About a year and a half ago, a family in our church shared some gut wrenching news. Laneia Thomas, along with her husband Jon, told us that she had just received a pretty serious cancer diagnosis.

We were all sitting together in a prayer meeting, so we did the logical thing. We prayed. But it didn’t end there. For the last couple years we’ve been praying for Laneia’s complete healing. We’ve prayed together in prayer meetings. We’ve prayed in homes. We’ve prayed in private. We’ve prayed in church.

And you get to a point where you’ve been asking God for the same thing over and over in desperation, and you just don’t care if it feels like begging. You ask, like a little kid who keeps asking their parent over and over for something. Even if you don’t understand exactly how God’s healing works, you quit trying to understand it and keep asking Him for healing over and over and over.

Throughout their journey, the faith of the Thomas family has influenced our church beyond what they even realize. They’ve been the most tangible example of what faith-in-crisis looks like. Sure, they’ve voiced plenty of doubts and fears and anxieties. But amidst the tears, Laneia keeps saying things like, “I just want everyone to know that God is good. No matter what happens to me, God is good.” Hearing our sister who is suffering through cancer praise God is inspiring. Singing things like “blessed be the name of the Lord” and looking out to see Laneia shouting with her arms outstretched is sobering and faith-building.

Laneia’s trust and love for God trumps her fear of sickness and death. Andy every Christian would like to think they’d praise God even if they were stuck with tragedy. But it’s another thing to have to actually do it. In the end, we’re all beggars within God’s economy. It’s just that some situations force us to realize that more than others.

I believe songs are like alters, they’re special ways to remember important things. Here’s to remembering the faith of the Thomas family, who have reflected the glory of God even amidst the darkness of cancer.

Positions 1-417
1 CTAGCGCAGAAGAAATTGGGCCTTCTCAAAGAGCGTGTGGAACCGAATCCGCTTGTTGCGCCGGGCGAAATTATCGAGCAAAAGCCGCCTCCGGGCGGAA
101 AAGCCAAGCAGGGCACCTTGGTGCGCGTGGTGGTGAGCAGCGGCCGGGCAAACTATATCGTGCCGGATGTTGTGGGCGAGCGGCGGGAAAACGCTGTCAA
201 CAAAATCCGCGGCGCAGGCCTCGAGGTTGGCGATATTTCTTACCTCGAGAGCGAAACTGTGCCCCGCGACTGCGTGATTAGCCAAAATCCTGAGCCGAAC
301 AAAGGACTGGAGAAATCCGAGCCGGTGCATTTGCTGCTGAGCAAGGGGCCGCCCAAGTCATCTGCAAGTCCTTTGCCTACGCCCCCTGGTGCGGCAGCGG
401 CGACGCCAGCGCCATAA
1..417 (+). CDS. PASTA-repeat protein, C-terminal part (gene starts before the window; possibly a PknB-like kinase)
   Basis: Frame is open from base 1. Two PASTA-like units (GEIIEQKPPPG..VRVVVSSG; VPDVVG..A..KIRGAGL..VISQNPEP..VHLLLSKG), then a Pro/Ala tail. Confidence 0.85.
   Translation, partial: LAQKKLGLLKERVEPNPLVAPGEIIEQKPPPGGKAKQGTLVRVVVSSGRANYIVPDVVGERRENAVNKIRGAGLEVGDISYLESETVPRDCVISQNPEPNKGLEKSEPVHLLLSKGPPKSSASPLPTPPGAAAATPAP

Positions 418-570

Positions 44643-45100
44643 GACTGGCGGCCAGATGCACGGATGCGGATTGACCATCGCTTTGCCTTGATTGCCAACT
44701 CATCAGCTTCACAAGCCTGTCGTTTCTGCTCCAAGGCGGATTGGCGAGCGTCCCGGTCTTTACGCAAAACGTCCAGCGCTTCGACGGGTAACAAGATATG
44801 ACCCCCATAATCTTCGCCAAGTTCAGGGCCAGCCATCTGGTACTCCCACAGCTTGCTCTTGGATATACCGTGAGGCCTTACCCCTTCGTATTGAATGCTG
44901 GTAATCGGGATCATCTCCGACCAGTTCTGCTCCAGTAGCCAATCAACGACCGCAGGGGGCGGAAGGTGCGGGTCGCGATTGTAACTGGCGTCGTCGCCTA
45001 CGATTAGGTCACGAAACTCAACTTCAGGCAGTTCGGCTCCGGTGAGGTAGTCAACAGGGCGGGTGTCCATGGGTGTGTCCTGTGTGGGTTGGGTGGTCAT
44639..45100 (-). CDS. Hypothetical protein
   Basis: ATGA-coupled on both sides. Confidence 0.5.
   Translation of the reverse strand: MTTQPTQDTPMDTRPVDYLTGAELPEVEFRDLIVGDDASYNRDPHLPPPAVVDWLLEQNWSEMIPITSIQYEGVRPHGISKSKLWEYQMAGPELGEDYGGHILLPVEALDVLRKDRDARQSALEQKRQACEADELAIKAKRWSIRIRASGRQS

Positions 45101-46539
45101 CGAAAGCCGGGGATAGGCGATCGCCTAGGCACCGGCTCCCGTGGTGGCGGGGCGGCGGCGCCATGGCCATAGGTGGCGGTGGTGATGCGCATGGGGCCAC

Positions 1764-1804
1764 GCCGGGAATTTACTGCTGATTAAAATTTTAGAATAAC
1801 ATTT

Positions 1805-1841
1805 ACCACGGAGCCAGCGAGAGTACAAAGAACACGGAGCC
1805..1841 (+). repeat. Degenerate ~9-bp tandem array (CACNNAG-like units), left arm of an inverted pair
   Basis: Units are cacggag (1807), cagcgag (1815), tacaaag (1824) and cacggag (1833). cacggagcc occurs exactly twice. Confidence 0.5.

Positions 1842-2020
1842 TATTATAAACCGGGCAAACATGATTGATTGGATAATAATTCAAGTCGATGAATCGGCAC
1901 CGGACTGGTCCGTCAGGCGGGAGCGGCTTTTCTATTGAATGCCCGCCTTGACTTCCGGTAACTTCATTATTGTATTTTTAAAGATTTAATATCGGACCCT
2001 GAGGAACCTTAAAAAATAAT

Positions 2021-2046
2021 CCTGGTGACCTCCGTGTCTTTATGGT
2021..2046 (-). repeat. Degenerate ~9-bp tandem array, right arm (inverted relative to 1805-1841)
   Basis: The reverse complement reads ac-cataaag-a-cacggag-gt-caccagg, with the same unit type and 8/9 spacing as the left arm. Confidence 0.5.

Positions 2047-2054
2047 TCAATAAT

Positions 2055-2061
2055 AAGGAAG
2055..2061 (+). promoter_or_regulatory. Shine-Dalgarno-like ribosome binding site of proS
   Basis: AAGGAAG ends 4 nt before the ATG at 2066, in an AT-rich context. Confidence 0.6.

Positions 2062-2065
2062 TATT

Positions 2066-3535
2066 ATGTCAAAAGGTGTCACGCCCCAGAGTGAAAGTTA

Please join me in praying for the continued healing of Laneia for the glory of God.


You have heard us as we pray / You have answered us in unexpected ways / You have been with us always / But we need Your healing presence here today

Like a beggar with an empty hand hungry for food / Like a pilgrim in a distant land searching for truth / Like a traveller in the desert we are thirsty for You / Thirsty for You

We have journeyed on in faith / We have heard Your winsome voice among the waves / We’ve been desperate for Your grace / Lord, to be within Your presence is to change

Jesus we believe, but help our unbelief / Come redeem this story / That we may become like mirrors to the sun / And reflect Your glory


Co-written with my wife, Melissa Morrow.

How we wrote it.

One day I was reading Psalm 63 and free-writing some potential lyrics. The Thomas’ had been on my mind a lot, and I thought, “Maybe I could write a worship song for the Thomas’?” The first verse and the melody for the chorus came really quickly, but other than the “traveller in the desert” line I was stuck.

A few minutes later my wife came home, so I shared my idea with her and asked for her help. Pretty quickly she came up with “like a pilgrim” line, and together we finished out the rest of the song. She also suggested using the “mirrors reflecting God’s glory” metaphor from 2 Corinthians, which became one of my favorite lines to sing.

Musical influences.

Jackson Browne, Tallest Man on Earth, Nick Drake, Bob Dylan.

The night before I wrote this song, I’d been listening to Jackson Browne, and shortly after I recorded a voice memo of the opening verse melody. The next morning the rest of the song rolled out pretty quickly. Sometimes extensive listening of one artist can inspire new songs for me.

Further reading.

2 Corinthians 3:18, Psalm 63, Mark 9:14-29.

Interesting fact.

The day before I wrote this song with my wife, I’d starting writing a completely different song based on Psalm 63. I wound up scrapping the entire first song, and the “traveller in the desert…thirsty for you” idea was the only thing that survived.

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Comments (2)
  1. Carrie Joslin January 28, 2016 at 1:33 pm

    Beautiful. Moving. My favorite so far. Thank you for sharing this journey with us, Nick. I’m finding myself surprised by how knowing the whole process leads me even further into worship. Why is that? It shouldn’t. Story. It’s how God has spoken to us from the beginning, isn’t it?

    • Nick January 31, 2016 at 1:37 am

      Thanks Carrie! So encouraging…Hoping the the Thomas family’s story is as inspiring to others as it has been to me, even folks who don’t know them….Your thought about process is interesting. That was part of my fear in sharing the process – that it might detract from the Object of worship. (Very) glad to know that it hasn’t for you! Hope you’re well!

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